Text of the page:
Tuesday, Sept. 30, 2014
SUBSCRIBE | LOG IN
Sign up for the free daily email

Harper’s Cabinet need not have any background facts, reinforces greater Cabinet secrecy

By eliminating the background analysis component of MCs, what the current PM has ensured, with mandarin support, is that Cabinet records themselves have now become more sanitized, compromised, and even more brazenly secret.

The Hill Times photograph by Jake Wright
The PMO: Canada is stuck on excluding a broad array of records as Cabinet ‘confidences.’ This has set the tone and provided cover for a general culture of secrecy. Yet when Cabinet records are released after 20 years, it’s hard to see what the fuss is all about. The vast majority of such records are sanitized summary data, pretty mundane, and hardly contain the full and frank discussions reputed to be in them.

 

To View the rest of this article, please choose one of the following

If you are already a subscriber

Subscribe to The Hill Times

Subscribe to the print and electronic editions and get instant access to The Hill Times online.


Quick Purchase

Purchase this weeks' edition of The Hill Times in electronic format (PDF) for $4.00


Sign Up for a free trial

For access to the website.



back to article Harper’s Cabinet need not have any background facts, reinforces greater Cabinet secrecy
Editor’s Note: Comments that appear on the site are not the opinion of The Hill Times. Personal attacks, name-calling, offensive language, and unsubstantiated allegations are not allowed.
For more information on our commenting policies, please see our Community Discussion Rules page. If you see a typo or error in a story, report it to us here news@hilltimes.com.

Harper’s Cabinet need not have any background facts, reinforces greater Cabinet secrecy

By eliminating the background analysis component of MCs, what the current PM has ensured, with mandarin support, is that Cabinet records themselves have now become more sanitized, compromised, and even more brazenly secret.

The Hill Times photograph by Jake Wright
The PMO: Canada is stuck on excluding a broad array of records as Cabinet ‘confidences.’ This has set the tone and provided cover for a general culture of secrecy. Yet when Cabinet records are released after 20 years, it’s hard to see what the fuss is all about. The vast majority of such records are sanitized summary data, pretty mundane, and hardly contain the full and frank discussions reputed to be in them.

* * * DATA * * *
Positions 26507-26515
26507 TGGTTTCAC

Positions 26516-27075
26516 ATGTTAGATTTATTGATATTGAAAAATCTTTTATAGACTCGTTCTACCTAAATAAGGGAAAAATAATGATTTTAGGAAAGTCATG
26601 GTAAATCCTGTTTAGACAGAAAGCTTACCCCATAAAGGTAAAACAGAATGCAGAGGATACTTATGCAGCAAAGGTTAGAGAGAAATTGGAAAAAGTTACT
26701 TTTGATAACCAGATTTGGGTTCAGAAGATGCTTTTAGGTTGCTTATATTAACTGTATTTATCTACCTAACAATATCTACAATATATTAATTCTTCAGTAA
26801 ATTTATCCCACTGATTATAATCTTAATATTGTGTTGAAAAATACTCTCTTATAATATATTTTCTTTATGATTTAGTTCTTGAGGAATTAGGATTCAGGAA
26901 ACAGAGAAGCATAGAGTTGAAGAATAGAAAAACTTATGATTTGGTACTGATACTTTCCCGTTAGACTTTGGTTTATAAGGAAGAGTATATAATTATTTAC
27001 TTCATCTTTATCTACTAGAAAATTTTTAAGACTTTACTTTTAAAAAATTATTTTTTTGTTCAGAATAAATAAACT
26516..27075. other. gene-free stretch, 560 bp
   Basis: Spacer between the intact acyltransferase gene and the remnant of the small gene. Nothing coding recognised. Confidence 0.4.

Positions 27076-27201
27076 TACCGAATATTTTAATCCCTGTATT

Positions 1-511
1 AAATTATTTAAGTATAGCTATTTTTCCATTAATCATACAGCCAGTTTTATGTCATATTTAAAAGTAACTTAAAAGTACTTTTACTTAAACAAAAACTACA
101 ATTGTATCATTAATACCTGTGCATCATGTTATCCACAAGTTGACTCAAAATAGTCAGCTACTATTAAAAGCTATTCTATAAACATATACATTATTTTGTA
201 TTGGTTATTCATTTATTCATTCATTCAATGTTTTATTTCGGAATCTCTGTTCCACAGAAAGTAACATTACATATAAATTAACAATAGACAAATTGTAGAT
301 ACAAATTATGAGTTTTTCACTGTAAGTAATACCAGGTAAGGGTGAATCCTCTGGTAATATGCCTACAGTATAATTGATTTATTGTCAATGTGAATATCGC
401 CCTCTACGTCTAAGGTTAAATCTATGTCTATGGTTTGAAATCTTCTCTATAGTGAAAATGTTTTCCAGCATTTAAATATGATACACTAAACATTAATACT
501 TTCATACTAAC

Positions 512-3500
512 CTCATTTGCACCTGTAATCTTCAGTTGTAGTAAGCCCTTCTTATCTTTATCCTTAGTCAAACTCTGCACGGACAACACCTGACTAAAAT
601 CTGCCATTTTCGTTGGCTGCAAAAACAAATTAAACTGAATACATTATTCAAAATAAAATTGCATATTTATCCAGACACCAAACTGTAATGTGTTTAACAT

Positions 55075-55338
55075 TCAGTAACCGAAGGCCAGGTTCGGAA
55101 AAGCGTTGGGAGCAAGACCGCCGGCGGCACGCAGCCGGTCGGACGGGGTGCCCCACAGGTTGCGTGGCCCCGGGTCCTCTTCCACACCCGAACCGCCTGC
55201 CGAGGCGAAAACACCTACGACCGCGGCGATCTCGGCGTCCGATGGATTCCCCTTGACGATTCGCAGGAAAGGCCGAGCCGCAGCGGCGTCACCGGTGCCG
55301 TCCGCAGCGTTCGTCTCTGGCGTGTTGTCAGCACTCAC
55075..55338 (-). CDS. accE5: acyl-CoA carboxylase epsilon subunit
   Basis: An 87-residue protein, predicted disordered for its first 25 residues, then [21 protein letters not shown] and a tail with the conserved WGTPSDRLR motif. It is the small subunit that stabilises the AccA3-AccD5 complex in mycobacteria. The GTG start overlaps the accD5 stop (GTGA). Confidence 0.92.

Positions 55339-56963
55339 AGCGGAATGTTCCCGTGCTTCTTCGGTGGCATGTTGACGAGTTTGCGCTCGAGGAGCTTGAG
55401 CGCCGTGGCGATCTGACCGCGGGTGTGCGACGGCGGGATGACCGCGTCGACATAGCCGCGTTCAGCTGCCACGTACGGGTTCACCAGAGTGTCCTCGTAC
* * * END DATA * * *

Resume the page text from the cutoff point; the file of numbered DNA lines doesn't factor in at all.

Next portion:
Parliamentary Calendar
Tuesday, September 30, 2014
HILL LIFE & PEOPLE SLIDESHOWS
Parliament Buildings' multi-billion-dollar renovation and construction: in photographs, by Liban Mohamed Sept. 23, 2014

The Hill Times photograph courtesy of Liban Mohamed

Third year civil engineering student, Liban Mohamed, a co-op student with Public Works this summer, tweeted this photo from the West Block. This is the excavation work to construct the West Block's portion of the new underground Visitors' Welcome Centre.

The Hill Times photograph courtesy of Liban Mohamed

Workers loading a fixture onto a construction elevator destined to top a chimney on the West Block's Mackenzie Tower.

The Hill Times photograph courtesy of Liban Mohamed

The secret staircase inside the Mackenzie Tower is named after Alexander Mackenzie, Canada's second prime minister. Mackenzie, whose office was in West Block, was apparently leery of lobbyists and used the secret staircase as an escape route.

The Hill Times photograph courtesy of Liban Mohamed

Copper roofing and metal vents near the top of the West Block's Mackenzie Tower, named after Alexander Mackenzie, Canada's second prime minister and first Liberal prime minister. Mackenzie, who was in office from 1873 to 1878, had his office in West Block. The Mackenzie Tower, the building's tallest tower, also to be completely dismantled and rebuilt as part of the restoration work.

The Hill Times photograph courtesy of Liban Mohamed

Small copper-rimmed windows set to be installed on the West Block's Mackenzie Tower. The West Block is one of four Parliament Buildings under construction as part of the Public Works' multi-billion-dollar rehabilitation project. It's expected to cost $2.64-billion by 2018. West Block's renovation is expected to cost $863-million and is expected to be completed in 2018.

The Hill Times photograph courtesy of Liban Mohamed

A worker wearing rubber gloves for protection is pictured cleaning West Block masonry with a toothbrush.

The Hill Times photograph courtesy of Liban Mohamed

A rooftop view of the West Block's courtyard, which is currently being excavated for construction of the $115-million glass-domed infill that will be the temporary home to the House Chamber beginning in 2018.

MICHAEL DE ADDER'S TAKE